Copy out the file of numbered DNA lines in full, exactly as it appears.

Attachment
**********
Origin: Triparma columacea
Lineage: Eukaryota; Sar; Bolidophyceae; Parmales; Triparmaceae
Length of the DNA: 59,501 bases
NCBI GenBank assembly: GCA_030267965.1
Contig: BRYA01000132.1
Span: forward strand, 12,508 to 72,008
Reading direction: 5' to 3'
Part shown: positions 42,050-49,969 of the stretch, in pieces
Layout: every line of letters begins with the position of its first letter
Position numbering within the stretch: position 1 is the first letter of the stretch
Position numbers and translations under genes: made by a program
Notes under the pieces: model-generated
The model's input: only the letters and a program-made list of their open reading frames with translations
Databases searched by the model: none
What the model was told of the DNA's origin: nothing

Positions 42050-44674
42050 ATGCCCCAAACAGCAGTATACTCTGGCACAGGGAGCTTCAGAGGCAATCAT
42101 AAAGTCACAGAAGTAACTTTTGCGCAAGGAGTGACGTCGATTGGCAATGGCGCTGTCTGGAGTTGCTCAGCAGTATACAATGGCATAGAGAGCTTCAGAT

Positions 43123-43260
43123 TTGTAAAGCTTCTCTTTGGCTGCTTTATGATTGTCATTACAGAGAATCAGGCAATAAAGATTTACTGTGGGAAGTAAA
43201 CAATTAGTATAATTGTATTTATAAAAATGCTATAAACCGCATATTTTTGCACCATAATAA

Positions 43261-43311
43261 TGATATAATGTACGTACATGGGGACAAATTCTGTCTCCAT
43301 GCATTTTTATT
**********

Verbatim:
Origin: Triparma columacea
Lineage: Eukaryota; Sar; Bolidophyceae; Parmales; Triparmaceae
Length of the DNA: 59,501 bases
NCBI GenBank assembly: GCA_030267965.1
Contig: BRYA01000132.1
Span: forward strand, 12,508 to 72,008
Reading direction: 5' to 3'
Part shown: positions 42,050-49,969 of the stretch, in pieces
Layout: every line of letters begins with the position of its first letter
Position numbering within the stretch: position 1 is the first letter of the stretch
Position numbers and translations under genes: made by a program
Notes under the pieces: model-generated
The model's input: only the letters and a program-made list of their open reading frames with translations
Databases searched by the model: none
What the model was told of the DNA's origin: nothing

Positions 42050-44674
42050 ATGCCCCAAACAGCAGTATACTCTGGCACAGGGAGCTTCAGAGGCAATCAT
42101 AAAGTCACAGAAGTAACTTTTGCGCAAGGAGTGACGTCGATTGGCAATGGCGCTGTCTGGAGTTGCTCAGCAGTATACAATGGCATAGAGAGCTTCAGAT

Positions 43123-43260
43123 TTGTAAAGCTTCTCTTTGGCTGCTTTATGATTGTCATTACAGAGAATCAGGCAATAAAGATTTACTGTGGGAAGTAAA
43201 CAATTAGTATAATTGTATTTATAAAAATGCTATAAACCGCATATTTTTGCACCATAATAA

Positions 43261-43311
43261 TGATATAATGTACGTACATGGGGACAAATTCTGTCTCCAT
43301 GCATTTTTATT